Haryana: Wheeling, Cross-Subsidy & T&D Charges Waived for Open Access Solar Consumers

Newly issued guidelines are expected to provide a policy framework to enable the expansion of MW capacity solar power projects


The Haryana Renewable Energy Development Agency (HAREDA) has issued its guidelines for MW scale ground mounted and rooftop projects, for captive consumption or third party sale, under the Haryana Solar Power Policy 2016.

The guidelines are expected to provide a policy framework to enable the expansion of MW capacity solar power projects, facilitate their implementation, enhance the confidence of project developers, and fulfill renewable purchase obligation (RPO) requirements.

Under the policy guidelines, developers can install at any location in the state, but must interconnect these projects with stations of 11 kV capacity or greater. However, the Haryana Electricity Regulatory Commission (HERC) has waived these charges for such projects.

HERC has also approved regulations for the control period from FY2017-18 to FY2020-21. These include:

  • The Solar RPO target has been revised to eight percent by the financial year 2021-22
  • Wheeling charges, cross-subsidy charges, transmission and distribution charges and additional surcharges will be completely waived for third party sale or open access consumers of energy from ground mounted or rooftop solar projects commissioned during the control period.
  • The waiver will also apply to captive solar projects for self consumption
  • All waivers and concessions will be applicable for a period of 10 years from the date of the notification.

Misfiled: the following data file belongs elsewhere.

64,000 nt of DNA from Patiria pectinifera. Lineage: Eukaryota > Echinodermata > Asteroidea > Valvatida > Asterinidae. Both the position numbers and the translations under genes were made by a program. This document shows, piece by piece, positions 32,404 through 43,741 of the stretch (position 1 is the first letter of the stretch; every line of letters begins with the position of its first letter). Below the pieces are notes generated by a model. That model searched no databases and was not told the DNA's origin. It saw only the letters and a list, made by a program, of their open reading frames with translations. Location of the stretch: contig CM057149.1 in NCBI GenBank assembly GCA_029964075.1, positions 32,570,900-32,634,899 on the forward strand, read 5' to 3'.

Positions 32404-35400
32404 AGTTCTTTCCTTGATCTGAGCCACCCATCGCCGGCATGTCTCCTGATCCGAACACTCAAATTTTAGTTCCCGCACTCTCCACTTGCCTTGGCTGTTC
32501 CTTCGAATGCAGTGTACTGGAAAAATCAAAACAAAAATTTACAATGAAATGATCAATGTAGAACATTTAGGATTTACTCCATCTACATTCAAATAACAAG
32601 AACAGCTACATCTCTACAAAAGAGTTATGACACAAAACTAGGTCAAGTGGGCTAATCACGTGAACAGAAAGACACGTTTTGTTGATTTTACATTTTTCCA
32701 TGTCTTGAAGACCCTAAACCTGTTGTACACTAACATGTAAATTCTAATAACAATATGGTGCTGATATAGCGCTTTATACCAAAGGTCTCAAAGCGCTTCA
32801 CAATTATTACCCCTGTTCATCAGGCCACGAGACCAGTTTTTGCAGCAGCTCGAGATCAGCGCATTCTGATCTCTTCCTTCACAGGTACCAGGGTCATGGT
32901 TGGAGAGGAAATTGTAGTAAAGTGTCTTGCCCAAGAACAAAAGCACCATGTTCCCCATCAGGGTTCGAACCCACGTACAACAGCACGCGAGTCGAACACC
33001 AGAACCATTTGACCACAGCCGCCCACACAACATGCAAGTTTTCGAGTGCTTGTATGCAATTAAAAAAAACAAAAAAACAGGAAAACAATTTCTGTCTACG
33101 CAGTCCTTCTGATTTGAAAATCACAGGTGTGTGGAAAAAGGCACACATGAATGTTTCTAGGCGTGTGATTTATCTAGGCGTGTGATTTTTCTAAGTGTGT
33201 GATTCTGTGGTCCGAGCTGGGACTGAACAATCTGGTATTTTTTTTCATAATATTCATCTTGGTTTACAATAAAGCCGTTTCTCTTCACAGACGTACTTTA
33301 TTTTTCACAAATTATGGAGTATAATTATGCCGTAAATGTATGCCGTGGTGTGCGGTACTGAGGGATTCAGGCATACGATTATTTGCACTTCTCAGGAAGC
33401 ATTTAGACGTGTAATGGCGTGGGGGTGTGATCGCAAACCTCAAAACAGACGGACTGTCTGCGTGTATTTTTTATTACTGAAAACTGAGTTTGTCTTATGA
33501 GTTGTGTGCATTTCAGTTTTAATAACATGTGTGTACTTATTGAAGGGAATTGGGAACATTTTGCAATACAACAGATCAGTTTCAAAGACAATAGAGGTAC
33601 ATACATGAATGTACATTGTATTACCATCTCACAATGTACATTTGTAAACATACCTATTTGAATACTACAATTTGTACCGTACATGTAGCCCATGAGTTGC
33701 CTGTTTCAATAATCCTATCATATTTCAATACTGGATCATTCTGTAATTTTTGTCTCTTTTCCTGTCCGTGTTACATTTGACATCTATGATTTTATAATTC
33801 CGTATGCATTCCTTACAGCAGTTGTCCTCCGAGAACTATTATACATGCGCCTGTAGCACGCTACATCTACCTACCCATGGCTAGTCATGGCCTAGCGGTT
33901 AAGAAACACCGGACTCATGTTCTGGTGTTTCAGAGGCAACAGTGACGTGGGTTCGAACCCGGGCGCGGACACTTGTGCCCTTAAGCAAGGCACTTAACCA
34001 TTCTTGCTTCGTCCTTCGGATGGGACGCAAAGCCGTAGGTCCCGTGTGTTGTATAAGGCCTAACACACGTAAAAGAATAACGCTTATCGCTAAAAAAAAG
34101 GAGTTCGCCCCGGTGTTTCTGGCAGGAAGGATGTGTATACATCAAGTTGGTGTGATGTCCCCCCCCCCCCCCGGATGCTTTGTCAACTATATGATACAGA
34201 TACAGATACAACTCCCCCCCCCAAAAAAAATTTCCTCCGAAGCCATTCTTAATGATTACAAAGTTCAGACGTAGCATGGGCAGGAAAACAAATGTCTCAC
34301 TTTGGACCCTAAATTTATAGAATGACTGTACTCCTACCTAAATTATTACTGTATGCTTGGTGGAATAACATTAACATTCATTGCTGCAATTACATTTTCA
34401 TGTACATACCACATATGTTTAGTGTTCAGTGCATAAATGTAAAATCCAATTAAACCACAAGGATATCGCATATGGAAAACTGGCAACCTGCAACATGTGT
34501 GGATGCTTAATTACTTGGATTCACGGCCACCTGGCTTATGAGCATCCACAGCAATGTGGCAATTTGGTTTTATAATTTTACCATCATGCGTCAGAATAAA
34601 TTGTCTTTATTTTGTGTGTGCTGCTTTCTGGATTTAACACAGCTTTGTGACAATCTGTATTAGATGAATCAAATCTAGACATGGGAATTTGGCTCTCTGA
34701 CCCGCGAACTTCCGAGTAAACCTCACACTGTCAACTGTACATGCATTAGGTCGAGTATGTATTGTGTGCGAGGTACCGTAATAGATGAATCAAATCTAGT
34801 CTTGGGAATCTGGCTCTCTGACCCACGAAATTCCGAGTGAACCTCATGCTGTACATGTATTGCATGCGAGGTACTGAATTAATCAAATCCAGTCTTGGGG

• The waivers are applicable until the state achieves its goal of 500 MW of installed capacity.

According to  Mercom’s India Solar Project Tracker,  Haryana only has 60 MW of installed solar capacity to date.

The HERC has established the limit for total aggregate capacity of grid connected solar power projects to be set up under the Build-Own-Operate scheme. These projects will be technology agnostic and use mono/crystalline silicon, thin film or CPV solar panels. Trackers will not be mandatory.

It should be noted that projects that have already been commissioned will not be considered under this program. However, projects under construction can be considered, provided these projects are not already accepted under any other central or state programs.

The eligible project capacity will be a minimum of one MW and a maximum of up to 100 MW. In case the solar project is located in a solar park, then the minimum project capacity will be 250 kW. The minimum capacity of rooftop project for captive consumption or third party sale is 250 kW to one MW.

The total capacity allotted to a company and its affiliates is fixed at 100 MW.

In July 2018, HERC issued an order amending the terms and conditions for determining the tariff from renewable energy sources, renewable purchase obligations (RPOs)  and renewable energy certificates (RECs).

For RPOs and RECs, HERC had stated that every obligated entity including distribution licensee, consumers owning captive power plants, and open access consumers including short term open access consumers in Haryana, should purchase energy from renewable energy sources under the RPO as follows:

Earlier, Mercom reported that HERC approved a petition for the procurement of power from green energy sources (other than solar) in order to fulfill the stipulated RPO. The petition was filed by the Haryana Power Purchase Centre (HPPC), Panchkula. It sought permission for the Letter of Intent to procure non-solar renewable energy to fulfil its RPO.

Nitin is a staff reporter at Mercomindia.com and writes on renewable energy and related sectors. Prior to Mercom, Nitin has worked for CNN IBN, India News, Agricultural Spectrum and Bureaucracy Today. He received his bachelor’s degree in Journalism & Communication from Manipal Institute of Communication at Manipal University and Master’s degree in International Relations from Jindal School of International Affairs. More articles from Nitin Kabeer